Dead by Daylight models are being sold as NFTs, no one is pleased

Dead By Daylight Pinhead NFT
(Image credit: Behaviour)

Non-fungible tokens are basically digital items that use blockchain technology to grant "ownership" to those who pay for them. Ownership is in scare quotes, because you really only own a sort of receipt that says a non-unique digital file is yours. It's an extremely divisive phenomenon, partly because creating NFTs requires environmentally damaging, energy-intensive blockchain mining, and partly because the scene is rife with scams. That hasn't stopped their proliferation, and it hasn't stopped Dead By Daylight studio Behaviour from licensing its in-game models for NFTs. Specifically: You can now buy a Pinhead NFT.

Not film Pinhead or anything: Dead by Daylight Pinhead. It's the character model that you can interact with in the actual game, and which is viewable via thousands of images found on Google. The innovation here is that now you can pay for it and in theory own it, which you could have done anyway, using your imagination. Buying the NFT does not give you any kind of copyright claim after all, which would be a more convincing indication of ownership. Not only that, but the Pinhead NFT grants "a chance" to access the Hellraiser chapter of Dead by Daylight—though it's not guaranteed, which is bizarre. Possibly because this NFT just isn't actually worth shit.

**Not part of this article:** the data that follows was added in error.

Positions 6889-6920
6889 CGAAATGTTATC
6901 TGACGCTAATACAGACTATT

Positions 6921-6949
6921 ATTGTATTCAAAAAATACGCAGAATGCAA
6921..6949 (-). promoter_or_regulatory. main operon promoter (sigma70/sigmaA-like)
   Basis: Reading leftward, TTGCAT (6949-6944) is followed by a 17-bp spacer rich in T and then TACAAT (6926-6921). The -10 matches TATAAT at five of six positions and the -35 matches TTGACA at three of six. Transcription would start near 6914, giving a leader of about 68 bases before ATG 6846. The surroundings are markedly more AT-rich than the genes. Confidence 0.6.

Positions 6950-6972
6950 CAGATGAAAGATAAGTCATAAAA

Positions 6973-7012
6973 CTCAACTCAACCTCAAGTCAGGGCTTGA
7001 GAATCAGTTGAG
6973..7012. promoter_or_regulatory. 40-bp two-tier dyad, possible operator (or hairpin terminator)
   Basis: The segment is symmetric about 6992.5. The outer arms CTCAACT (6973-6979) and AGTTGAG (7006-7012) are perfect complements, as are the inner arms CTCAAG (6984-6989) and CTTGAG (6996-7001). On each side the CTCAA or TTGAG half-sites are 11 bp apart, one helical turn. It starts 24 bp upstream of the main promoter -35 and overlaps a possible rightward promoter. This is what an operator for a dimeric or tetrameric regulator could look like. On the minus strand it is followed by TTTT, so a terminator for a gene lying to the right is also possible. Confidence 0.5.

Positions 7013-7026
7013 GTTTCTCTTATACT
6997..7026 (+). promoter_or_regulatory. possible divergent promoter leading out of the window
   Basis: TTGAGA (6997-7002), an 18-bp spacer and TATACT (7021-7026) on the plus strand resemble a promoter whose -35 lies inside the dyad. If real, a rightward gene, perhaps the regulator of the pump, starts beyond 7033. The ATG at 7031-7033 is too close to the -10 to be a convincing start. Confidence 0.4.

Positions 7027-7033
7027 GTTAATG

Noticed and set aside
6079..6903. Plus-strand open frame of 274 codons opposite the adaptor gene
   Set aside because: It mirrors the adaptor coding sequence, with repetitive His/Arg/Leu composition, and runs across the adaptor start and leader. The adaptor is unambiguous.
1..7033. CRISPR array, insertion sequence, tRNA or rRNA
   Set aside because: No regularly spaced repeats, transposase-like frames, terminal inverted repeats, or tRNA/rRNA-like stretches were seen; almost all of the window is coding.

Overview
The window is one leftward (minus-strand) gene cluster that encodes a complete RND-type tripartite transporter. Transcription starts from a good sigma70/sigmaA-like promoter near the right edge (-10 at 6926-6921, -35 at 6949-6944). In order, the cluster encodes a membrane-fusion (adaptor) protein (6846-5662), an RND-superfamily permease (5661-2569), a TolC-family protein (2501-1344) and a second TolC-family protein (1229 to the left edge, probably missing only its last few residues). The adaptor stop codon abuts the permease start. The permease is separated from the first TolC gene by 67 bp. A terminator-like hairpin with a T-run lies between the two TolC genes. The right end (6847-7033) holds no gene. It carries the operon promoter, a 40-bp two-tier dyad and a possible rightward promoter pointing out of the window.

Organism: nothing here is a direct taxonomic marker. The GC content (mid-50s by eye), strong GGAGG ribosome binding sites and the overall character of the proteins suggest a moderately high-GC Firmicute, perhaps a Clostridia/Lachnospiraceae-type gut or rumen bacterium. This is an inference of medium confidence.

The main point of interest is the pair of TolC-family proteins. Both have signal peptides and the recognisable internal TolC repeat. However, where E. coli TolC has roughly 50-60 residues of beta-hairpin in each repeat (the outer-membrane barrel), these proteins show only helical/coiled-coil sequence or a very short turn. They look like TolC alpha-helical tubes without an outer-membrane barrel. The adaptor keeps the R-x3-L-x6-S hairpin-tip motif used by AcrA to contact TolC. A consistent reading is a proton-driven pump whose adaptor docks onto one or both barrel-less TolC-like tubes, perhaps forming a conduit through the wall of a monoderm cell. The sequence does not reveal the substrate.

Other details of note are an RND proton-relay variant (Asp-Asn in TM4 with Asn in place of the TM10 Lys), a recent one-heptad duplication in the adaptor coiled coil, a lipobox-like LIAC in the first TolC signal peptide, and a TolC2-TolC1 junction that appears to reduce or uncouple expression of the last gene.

In the relevant FAQ, Boss Protocol quietly strips away any sensible reason to buy this NFT, assuring that no game content will be locked behind it (or any other Boss Protocol NFTs), though "certain Pinhead NFTs will unlock access to Hellraiser collectibles and all of them will entitle their owners (on a future date) to additional NFTs… at no cost." So the NFT is good for granting you access to possible other NFTs.

Boss Protocol is the company responsible for the NFTs' creation, and while it is a separate entity from Boss Team Games—which manages game rights to Hellraiser, and licenses it to Behaviour—they're closely related: They share the same logo and address. Boss Protocol is working on other NFTs in "other properties in film, gaming, music and traditional media."

Dead by Daylight fans aren't pleased, because most people agree—including Valve, seemingly—that NFTs are extremely prone to scam operations. A former programmer on the game has announced his opposition to the move. 

Shaun Prescott

Shaun Prescott is the Australian editor of PC Gamer. With over ten years experience covering the games industry, his work has appeared on GamesRadar+, TechRadar, The Guardian, PLAY Magazine, the Sydney Morning Herald, and more. Specific interests include indie games, obscure Metroidvanias, speedrunning, experimental games and FPSs. He thinks Lulu by Metallica and Lou Reed is an all-time classic that will receive its due critical reappraisal one day.